To break down the line a bit, gdal_translate calls the function, -of GTiff tells it I want a GeoTIFF as the output format, and the -gcp 0 0 -180 90 etc. each refer to a corner of the image and it’s longitude (or X) and latitude (or Y) (ie the top left corner or 0 0 is at -180 degrees longitude and 90 degrees latitude). Finally, the last two parts refer to the original image name (90mya.jpg) and output image name (90.tif). While this may seem a little more complex at first, it is far more precise than trying to click exact points on maps, and is much faster to use, especially with multiple images of the same size and position.

Either way, in the end you should have a much more useful image that you can do lots of other things which, like changing to a new projection, which I’ll talk about a bit more in a little while.

Palaeogeography in Google Earth

google_paleoearthWhile playing with some palaeogeographic maps from Ron Blakey’s website recently I was trying to come up with some way of manipulating the maps in a fun, and really visual, manner. I found somewhere about instructions on overlaying images on the globe in Google Earth, probably meant more as a way to place smaller regional maps on the globe. However, I realised that you can overlay a new image across the entire globe as well. What this means is that I could take a palaeogeographic reconstruction and manipulate it in 3D much as I would the modern geography in Google Earth. The picture on the left gives you an idea of what it looks like.

The whole process is pretty simple too. Download an image for whichever time period you like (make sure the map is straight up lat/long, and not a Mollweide projection). Then, open up Google Earth and select Add > Image Overlay and select the image you just downloaded. You probably need to tweak the placement a bit though, so under the Location tab in the Image Overlay window, be sure that you set the boundaries to 90 degrees North and South and 180 degrees East and West, and hit OK. Once you’ve done that, you can spin the globe around and take a look at how the Earth once appeared. One neat thing too is that you can adjust the transparency of the image overlay by using the slider just above the Layers on the left hand side. Have fun!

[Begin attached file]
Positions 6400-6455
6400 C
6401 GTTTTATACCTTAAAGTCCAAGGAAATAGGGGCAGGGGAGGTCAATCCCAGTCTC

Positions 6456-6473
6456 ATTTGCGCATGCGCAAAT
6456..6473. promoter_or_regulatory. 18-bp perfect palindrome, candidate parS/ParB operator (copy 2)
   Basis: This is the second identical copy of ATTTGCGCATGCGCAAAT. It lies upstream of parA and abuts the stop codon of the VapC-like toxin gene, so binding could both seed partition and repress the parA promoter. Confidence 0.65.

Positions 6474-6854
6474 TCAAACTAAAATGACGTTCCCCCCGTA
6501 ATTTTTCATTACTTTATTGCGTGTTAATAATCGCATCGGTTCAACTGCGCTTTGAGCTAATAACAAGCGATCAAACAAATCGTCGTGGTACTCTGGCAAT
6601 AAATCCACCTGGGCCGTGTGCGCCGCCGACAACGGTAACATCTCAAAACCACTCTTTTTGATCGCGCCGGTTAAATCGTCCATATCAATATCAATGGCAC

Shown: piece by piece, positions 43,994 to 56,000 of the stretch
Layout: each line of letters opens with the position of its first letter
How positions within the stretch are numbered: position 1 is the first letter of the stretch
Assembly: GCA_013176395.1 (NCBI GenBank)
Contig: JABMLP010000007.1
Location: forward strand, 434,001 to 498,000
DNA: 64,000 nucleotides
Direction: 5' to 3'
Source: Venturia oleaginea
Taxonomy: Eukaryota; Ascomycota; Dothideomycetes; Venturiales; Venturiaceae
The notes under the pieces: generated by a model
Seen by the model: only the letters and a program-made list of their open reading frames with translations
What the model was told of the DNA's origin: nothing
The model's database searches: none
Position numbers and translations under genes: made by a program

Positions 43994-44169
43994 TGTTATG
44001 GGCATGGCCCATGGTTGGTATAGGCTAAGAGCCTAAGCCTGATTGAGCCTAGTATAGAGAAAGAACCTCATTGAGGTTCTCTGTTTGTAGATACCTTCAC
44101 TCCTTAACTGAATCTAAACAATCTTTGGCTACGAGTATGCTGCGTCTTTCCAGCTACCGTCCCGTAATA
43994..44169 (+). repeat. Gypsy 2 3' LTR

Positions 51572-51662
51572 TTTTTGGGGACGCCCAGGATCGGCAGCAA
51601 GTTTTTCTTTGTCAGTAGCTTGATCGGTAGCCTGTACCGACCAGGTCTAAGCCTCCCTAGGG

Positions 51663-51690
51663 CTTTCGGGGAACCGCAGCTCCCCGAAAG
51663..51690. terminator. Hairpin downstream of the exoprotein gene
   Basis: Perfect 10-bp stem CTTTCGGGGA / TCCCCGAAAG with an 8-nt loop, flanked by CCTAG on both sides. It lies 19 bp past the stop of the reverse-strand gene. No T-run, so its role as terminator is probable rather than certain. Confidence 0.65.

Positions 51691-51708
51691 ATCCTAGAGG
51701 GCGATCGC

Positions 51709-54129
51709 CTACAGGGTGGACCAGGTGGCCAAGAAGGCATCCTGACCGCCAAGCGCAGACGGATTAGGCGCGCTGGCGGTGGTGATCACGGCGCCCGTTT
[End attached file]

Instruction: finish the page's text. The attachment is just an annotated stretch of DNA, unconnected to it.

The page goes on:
Map projections and gdalwarp

I recently was working with some maps, trying to create some pretty pictures for my thesis using some of the maps by Ron Blakey. However I was too lazy to plot points on the maps by hand and I wanted to georeference the maps. I found a hand tool with QGIS that was easy enough to use, but wasn’t as precise (or as quick) as another command-line tool I found called gdal_translate. GDAL (Geospatial Data Abstraction Library) and the associated OGR comprise a number of tools and libraries that are very useful for both raster and vector geographic image manipulation. Using gdal_translate was easiest with a straight up lat/long projection, as I could just give the geographic coordinates for each of the corners and it would spit out a GeoTIFF. Thus, I was able to quickly take some of the rectangular maps and georeference and have something that I could use in QGIS. While I was playing around gdal_translate, I found another tool called gdalwarp, which has been giving me a bit more of a headache. Theoretically, gdalwarp should let me transform some of these rectangular maps into different, possibly ‘prettier’ looking maps. So far though, all I’ve managed is to make some seriously un-pretty images. I’ll post an update in a little while giving some quick instructions once I figure out how to make it all work.